Blame their never-ending tantrum over ObamaCare. Specifically, Republicans hate the risk sharing program (risk corridors, where the program collects insurer profits above a certain threshold and pays out to carriers with excessive losses). Republicans don't want ObamaCare to step in to supposedly "bailout" insurers. Those risk corridors expire after 2016.
So you might be surprised to learn Texas insurers are getting the biggest reimbursements (bailouts). Follow me on this, as we compare Texas to California. Dallas News:
In Texas, insurers lost a combined $377 million in the first year of HealthCare.gov, according to claims in a federal risk-sharing program. In California, insurers contributed over $180 million in profit to the same program.
ObamaCare works in California:
Covered California ... opted to become an “active purchaser,” negotiating with carriers, standardizing benefits and picking plans for the exchange. California also required policyholders to move into the new marketplace even though many resisted.Texas did just the opposite, choosing instead to have a tantrum over Obama's broken promise that people could keep their existing plans. So Obama gave in and let people keep their plans and "that affected insurers, because it didn’t force everyone — healthy and sick — into the same pool."
California rejected Obama’s proposal and took some heat. But that “short-term political sacrifice” produced long-term market stability ... That decision helped create a more diverse mix of customers. And “California had the healthiest risk pool of all 50 states.”And because Texas stayed with the old system:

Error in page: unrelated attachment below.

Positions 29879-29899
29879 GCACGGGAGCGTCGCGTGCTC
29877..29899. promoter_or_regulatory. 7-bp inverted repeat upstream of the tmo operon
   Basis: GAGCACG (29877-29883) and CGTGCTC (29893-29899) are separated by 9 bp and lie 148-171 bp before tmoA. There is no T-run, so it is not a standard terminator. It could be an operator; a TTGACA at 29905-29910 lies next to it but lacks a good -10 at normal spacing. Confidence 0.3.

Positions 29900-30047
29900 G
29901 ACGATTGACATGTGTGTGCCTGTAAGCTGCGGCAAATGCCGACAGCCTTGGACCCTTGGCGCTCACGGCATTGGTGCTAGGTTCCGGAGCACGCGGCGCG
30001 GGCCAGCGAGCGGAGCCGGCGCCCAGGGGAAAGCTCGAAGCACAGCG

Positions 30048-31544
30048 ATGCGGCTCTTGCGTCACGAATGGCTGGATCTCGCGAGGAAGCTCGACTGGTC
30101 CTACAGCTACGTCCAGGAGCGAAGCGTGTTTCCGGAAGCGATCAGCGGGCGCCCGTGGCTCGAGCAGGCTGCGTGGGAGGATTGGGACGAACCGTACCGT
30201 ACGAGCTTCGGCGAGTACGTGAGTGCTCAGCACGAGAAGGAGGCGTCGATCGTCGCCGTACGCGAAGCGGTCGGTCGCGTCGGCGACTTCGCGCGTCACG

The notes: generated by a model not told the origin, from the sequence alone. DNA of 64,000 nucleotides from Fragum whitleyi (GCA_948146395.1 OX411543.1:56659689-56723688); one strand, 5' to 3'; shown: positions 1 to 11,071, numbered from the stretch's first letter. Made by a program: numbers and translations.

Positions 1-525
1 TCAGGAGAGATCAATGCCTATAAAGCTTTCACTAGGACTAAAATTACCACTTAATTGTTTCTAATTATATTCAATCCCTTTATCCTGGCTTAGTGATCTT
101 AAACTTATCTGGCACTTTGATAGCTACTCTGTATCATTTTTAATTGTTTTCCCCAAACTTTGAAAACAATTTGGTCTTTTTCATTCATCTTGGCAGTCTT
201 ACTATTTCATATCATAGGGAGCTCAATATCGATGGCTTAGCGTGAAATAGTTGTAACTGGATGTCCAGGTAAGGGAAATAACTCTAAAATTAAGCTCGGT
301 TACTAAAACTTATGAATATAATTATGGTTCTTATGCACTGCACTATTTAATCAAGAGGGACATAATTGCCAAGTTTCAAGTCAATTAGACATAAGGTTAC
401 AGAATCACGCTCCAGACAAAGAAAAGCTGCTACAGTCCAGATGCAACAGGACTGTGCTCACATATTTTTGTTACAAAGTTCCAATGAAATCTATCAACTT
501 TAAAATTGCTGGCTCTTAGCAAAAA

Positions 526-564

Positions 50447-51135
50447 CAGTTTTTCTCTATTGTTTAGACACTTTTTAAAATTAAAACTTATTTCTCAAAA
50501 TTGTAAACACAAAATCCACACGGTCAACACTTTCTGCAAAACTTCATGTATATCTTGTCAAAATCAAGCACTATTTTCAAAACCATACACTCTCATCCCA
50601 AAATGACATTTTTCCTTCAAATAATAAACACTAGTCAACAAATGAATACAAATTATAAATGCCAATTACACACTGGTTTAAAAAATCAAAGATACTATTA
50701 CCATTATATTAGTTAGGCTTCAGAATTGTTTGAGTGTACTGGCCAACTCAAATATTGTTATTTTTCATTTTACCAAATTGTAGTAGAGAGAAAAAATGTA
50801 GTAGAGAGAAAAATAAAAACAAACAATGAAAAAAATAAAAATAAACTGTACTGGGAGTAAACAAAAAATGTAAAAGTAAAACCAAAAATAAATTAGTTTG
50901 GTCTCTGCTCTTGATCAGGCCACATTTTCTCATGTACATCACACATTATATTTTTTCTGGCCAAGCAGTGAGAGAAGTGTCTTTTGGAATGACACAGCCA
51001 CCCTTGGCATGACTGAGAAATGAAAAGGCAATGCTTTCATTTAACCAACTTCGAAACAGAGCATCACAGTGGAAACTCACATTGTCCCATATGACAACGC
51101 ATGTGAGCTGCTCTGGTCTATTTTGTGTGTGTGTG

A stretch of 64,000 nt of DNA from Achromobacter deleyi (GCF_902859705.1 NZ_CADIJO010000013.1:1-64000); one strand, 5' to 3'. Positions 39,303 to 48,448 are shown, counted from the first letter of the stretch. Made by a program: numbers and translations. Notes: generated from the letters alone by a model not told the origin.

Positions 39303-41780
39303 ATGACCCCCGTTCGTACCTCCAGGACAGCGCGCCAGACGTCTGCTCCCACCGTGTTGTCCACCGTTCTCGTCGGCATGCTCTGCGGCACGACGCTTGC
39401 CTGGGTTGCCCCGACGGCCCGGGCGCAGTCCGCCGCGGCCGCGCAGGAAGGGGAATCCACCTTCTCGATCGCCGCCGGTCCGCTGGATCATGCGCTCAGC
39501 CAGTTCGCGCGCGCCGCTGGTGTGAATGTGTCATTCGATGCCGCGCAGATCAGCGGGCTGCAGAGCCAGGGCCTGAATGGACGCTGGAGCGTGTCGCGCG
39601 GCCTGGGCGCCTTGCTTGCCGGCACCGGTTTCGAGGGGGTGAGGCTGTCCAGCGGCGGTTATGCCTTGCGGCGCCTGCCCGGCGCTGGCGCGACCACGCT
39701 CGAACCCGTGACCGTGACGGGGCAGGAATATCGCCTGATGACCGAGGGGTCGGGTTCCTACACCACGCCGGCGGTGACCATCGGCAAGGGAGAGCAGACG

In Texas, insurers are raising premiums, restricting prescriptions, narrowing provider networks and eliminating most out-of-network benefits.Raising the price of ObamaCare: Those higher premiums mean higher subsidies, draining ObamaCare:
For 2016, Blue Cross Blue Shield of Texas, the state’s largest insurer ... premiums rising an average of 19 percent. Scott & White increased exchange premiums by over 32 percent. Humana’s up 21 percent, and Cigna and UnitedHealth, over 16 percent.
Higher rates affect about 1 million Texans who buy coverage on HealthCare.gov and also increase federal subsidies that offset the costs.
In California, exchange premiums are increasing by ... 4 percent next year.
Texas politicians didn’t help the situation. They put up hurdles for federal navigators who helped customers select plans, and they’ve never encouraged enrollment. Not surprisingly, fewer Texans get coverage on the exchange: just 31 percent of those eligible compared with 47 percent in California, according to the Kaiser Family Foundation.
If Texas matched the participation rate in California, over half a million more residents would buy insurance.